A longer look at the history of right-wing extremist thought shows that there's a long conservative history of claiming that "white values" are at the core of American exceptionalism, and that racial superiority is a scientifically-founded principle.
Race science, of course, is a widely discredited field of political pseudoscience.
"There is absolutely no difference between the intellectualism of the alt-right and the historical racist intellectuals like Jared Taylor and Sam Francis, who cover their hatred with ivory tower respectability," said Ryan Lenz of the Southern Poverty Law Center.
Why is the alt-right happening now?
The answer has been staring all of us on the face since last summer: Donald Trump. Racists who feel as though they've been unable to speak up for decades feel newly emboldened by a candidate who can say out loud all the bigoted opinions they never felt comfortable sharing for fear of being ostracized for their political incorrectness.
But the movement is also a reaction to the last decade in progressive media, in which conversations about race and gender dominate the internet news cycle, and the digital revolution has given rise to movements like Black Lives Matter which demand economic and social equality for people who don't fit the white male paradigm.
"White people are being asked — or pushed — to take stock of their whiteness and identify with it more," David Marcus wrote for The Federalist about the unintended consequence of what he calls "anti-white" sentiment. "This is a remarkably bad idea."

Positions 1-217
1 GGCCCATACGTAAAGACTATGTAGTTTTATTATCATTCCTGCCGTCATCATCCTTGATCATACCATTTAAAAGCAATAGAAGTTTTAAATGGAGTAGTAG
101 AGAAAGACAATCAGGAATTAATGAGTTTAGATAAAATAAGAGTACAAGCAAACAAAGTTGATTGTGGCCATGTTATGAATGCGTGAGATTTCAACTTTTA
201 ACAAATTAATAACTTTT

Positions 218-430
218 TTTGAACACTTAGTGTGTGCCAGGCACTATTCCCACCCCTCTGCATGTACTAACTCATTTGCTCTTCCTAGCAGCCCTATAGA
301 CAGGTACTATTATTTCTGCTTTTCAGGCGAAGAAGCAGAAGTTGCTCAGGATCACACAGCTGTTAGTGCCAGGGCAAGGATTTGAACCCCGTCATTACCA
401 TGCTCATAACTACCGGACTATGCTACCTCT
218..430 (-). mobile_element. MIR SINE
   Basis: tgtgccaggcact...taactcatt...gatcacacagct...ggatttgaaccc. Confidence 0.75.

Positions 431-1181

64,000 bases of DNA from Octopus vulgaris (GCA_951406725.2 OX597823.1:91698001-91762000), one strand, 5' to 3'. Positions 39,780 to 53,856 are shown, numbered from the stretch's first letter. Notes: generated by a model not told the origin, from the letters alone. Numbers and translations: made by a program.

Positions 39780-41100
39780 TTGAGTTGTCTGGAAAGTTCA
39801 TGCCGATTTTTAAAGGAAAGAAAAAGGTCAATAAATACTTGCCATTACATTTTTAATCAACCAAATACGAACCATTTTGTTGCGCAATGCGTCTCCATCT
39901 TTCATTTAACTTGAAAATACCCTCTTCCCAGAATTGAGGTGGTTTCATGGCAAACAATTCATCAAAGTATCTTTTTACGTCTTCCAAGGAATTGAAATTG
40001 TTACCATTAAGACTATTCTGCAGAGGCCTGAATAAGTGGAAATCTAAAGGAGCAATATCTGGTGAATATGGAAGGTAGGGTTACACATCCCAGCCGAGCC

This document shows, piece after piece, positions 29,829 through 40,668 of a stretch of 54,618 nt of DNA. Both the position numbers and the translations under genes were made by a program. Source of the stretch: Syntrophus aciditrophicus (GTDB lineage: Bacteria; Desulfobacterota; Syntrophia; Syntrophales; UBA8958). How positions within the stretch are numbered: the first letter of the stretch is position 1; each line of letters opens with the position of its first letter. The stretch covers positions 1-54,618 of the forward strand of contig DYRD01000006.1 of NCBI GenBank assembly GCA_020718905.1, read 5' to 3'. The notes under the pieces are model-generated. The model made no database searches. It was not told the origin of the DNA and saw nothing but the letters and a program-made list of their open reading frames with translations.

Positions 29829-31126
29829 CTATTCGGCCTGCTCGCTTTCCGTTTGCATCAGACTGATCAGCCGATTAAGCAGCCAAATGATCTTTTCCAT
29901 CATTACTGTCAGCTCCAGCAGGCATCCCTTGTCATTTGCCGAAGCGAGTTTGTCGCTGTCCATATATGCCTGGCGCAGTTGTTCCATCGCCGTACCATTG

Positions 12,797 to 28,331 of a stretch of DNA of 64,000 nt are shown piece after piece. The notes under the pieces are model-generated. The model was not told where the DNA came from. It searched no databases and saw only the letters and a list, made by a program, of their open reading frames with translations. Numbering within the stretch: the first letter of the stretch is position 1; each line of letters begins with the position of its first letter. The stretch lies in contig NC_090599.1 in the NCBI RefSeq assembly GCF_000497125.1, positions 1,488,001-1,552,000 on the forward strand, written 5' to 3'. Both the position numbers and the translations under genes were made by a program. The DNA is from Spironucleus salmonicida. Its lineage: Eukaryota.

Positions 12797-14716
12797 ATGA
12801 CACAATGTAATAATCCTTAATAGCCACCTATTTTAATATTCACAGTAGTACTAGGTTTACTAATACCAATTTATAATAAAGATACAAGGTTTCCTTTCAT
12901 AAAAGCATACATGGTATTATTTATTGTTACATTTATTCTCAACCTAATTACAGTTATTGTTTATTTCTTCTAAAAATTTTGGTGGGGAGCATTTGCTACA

Although white supremacists coined the term as early as 2008, the current strain of alt-right thought can be credited to Gamergate, an online mob movement at the venn diagram of gaming culture and misogyny. Gamergate's purpose was to expose the allegedly toxic influence of third-wave feminism on gaming media.
This anti-feminist sentiment quickly became a massive backlash against SJW's — or "social justice warriors" — who, in the eyes of the alt-right, claim to want equality for women, minorities and the LGBTQ community, but are actually an authoritarian force that threatens free speech and wants to destroy modern white men.
When columnists like Yiannopoulos realized there was a captive audience in angst-ridden white men, they expanded these ideals beyond gaming news. Yiannopoulos began touring college campuses to give rallies where he declared that "feminism is cancer" and that his audience of white men were the truly silenced victims of liberalism in the 21st century.
Every reprisal of Yiannopoulos and his online hate mob became further evidence that there was a reactionary conspiracy to silence their movement.
But no one legitimized the playfully racist and xenophobic ethos of the alt-right more than Donald Trump. Gamergate's organizing hubs have been quickly eclipsed by Reddit's Trump forum /r/The_Donald, where the alt-right piles in by the tens of thousands each day to circulate racist memes and baseless conspiracy theories about Hillary Clinton's mental capacities.
It's unclear what will happen to the alt-right movement if Trump loses the election. It will be left without both without leadership and without a political agenda. The movement could go quiet. The movement could find a new demagogue.
But if American history is any indication, its members won't just disappear. Whether or not they're making noise, or taking part in the national conversation, they're here to stay.